The Atlantic will no longer be printing an issue within three years, maybe less if high tariffs are enforced on Chinese paper products, so we will see if the two tiered system is truth or just a new set of Emperor’s clothes.


  17. Alia March 5, 2013 at 11:34 am #

    thank you for venting what is a pain many of us are forced to suffer…


  18. DJ March 5, 2013 at 11:38 am #

    Can you post you rates and email contact info? I couldn’t find it on the website anywhere, thx, DJ


  19. Pat March 5, 2013 at 11:39 am #

    I’m 20 and an aspiring journalist myself. Unfortunate that this is what I have to look forward to, but nice to know nonetheless. Thanks for sharing this, Nate. Feel free to check out my blog as well! patbradley.wordpress.com


  20. Toby Neal (@tobywneal) March 5, 2013 at 11:47 am #

    Holy crap.


  21. Einar Johnson March 5, 2013 at 11:48 am #

    Great post and very well written responses. I would have asked her if the Atlantic was going to be giving away free subscriptions for a year? Think of the exposure they’d get? The answer from Olga would be no I suspect, but then maybe she would realize what she was asking you to do. Somehow we need to turn consumers expectations around regarding the cost of media and build value back into content again. That’s the only way I see this problem being kept in check. More effective apps with scalable subscription models from all of the major media companies might be a way to start.


  22. Lucy Writer March 5, 2013 at 11:49 am #

    $125,000 for 6 pieces a year is greedy and not sustainable in this economy. Maybe you should have more realistic expectations: the market and money is not there for those payouts any more.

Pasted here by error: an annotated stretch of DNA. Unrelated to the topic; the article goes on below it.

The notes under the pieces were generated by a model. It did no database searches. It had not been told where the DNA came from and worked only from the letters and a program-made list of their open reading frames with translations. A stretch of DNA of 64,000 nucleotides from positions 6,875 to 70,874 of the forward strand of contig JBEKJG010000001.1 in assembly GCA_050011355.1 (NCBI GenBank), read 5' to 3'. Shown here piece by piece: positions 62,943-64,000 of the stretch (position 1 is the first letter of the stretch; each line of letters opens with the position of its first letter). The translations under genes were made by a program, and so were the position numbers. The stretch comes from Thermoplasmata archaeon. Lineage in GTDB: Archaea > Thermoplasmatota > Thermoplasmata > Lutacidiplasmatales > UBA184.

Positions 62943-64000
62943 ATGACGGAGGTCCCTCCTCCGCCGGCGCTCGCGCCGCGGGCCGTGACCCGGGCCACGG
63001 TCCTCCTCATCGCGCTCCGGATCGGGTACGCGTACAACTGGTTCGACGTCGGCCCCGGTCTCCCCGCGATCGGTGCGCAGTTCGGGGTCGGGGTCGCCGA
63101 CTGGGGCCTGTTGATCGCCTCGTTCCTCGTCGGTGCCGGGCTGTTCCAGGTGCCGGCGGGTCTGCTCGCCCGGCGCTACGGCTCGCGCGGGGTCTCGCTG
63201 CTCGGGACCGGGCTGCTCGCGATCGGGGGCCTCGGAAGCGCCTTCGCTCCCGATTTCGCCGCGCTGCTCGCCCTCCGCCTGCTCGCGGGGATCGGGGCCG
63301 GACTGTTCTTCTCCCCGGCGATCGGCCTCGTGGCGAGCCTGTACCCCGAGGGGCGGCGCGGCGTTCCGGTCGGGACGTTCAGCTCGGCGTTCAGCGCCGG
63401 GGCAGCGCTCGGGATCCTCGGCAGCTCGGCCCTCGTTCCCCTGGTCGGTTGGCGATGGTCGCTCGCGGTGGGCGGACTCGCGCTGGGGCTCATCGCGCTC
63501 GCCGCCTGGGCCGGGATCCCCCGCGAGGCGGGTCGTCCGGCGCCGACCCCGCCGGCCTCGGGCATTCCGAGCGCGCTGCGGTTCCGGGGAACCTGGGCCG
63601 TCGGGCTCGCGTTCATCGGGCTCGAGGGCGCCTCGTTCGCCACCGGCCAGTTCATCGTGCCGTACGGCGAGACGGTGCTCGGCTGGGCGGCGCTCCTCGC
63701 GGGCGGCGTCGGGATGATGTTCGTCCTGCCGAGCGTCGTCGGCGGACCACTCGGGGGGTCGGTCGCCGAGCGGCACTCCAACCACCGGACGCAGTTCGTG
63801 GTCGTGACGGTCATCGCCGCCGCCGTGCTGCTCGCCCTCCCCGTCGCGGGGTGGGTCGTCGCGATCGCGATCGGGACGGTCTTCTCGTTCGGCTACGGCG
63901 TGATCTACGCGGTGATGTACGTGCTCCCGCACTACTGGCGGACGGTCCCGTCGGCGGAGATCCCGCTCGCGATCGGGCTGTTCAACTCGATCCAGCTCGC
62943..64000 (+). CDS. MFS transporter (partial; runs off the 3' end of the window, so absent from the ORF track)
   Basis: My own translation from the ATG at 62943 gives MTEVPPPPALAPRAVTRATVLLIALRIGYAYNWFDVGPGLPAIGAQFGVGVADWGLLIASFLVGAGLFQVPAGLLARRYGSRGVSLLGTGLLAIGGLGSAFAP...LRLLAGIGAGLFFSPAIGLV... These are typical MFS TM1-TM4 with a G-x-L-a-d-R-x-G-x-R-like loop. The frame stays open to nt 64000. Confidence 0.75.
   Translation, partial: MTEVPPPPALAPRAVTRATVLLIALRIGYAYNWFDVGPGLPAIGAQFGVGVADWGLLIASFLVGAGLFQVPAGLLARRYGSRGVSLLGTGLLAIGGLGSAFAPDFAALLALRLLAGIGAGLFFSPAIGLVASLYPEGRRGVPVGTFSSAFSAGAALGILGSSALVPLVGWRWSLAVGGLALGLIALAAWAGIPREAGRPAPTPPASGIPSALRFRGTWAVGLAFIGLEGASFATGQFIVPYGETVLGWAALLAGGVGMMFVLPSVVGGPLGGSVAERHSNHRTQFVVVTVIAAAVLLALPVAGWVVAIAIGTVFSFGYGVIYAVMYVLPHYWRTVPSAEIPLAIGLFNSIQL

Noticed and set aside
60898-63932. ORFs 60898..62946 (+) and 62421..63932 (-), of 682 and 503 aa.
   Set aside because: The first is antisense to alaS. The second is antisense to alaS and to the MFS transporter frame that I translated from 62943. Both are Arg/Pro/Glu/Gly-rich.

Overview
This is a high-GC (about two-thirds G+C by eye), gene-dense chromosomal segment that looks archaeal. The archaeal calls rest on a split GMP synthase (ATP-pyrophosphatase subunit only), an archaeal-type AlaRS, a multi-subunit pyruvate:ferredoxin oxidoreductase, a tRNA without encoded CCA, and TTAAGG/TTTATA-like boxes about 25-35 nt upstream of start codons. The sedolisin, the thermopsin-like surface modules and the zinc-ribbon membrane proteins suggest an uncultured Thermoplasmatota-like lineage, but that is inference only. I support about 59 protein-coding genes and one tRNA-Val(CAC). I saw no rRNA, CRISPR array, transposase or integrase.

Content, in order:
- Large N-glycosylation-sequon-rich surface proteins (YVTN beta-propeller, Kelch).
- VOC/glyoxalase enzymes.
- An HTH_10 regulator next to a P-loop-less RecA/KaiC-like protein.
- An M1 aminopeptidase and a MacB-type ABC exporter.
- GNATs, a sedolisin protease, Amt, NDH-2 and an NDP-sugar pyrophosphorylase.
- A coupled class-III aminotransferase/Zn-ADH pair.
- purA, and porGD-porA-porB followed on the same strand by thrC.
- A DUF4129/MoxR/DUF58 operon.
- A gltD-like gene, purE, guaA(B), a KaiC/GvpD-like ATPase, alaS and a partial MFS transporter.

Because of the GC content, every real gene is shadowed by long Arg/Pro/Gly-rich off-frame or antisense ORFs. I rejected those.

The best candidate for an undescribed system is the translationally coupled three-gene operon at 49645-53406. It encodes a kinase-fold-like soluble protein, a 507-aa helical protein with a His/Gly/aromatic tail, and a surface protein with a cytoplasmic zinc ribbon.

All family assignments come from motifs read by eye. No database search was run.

• dan tynan (@tynanwrites) March 5, 2013 at 1:41 pm #

      perhaps you missed the part where she mentioned 13 million readers a month? publications do make money, even today, and they reward their executives quite nicely (especially on the business side).

      for reference: a print magazine I write for (that pays freelancers quite well, though not $125K for six articles well) has a 4 million circ and collects nearly $250K for a single page ad.

      nate, thanks for publishing this. I go through similar stuff on a regular basis, and I’m sick to death of it. us old timers need to hold our ground as long as we can on this.




    • Frank Lee Non Writer March 5, 2013 at 1:59 pm #

      Hey Lucy Loo! If your statement reflects correctly your interpretation of the text, you may wish to think about taking a refresher in “Comprehension 200”. Perhaps there is a reason for the lesser expectations you appear to harbour.


    • helenblackman March 5, 2013 at 3:38 pm #

      That’s not what the author was asking for. He just wanted to be paid something, which is entirely reasonable.
      125k is a fair wack, yes, but you’re talking about professional services. And how much work would those 6 pieces require? You might be talking about a month’s solid research for each one. Also, the trouble with freelancing is that there is no sick pay, no holiday pay and no pension – that all has to be built into the fee.


  23. Peter D. Mallett March 5, 2013 at 11:50 am #

    I understand keeping cost down to some extent, but to offer nothing stinks. I have this happen to me as well. Magazines tell me about no money set aside to pay for articles because they are small or a start-up. Then I visit their site and they are charging 300 dollars or more for a half page ad.


  24. Tracie Mauriello March 5, 2013 at 11:51 am #

    Thanks for standing your ground. All freelancers are worse off when some work for free.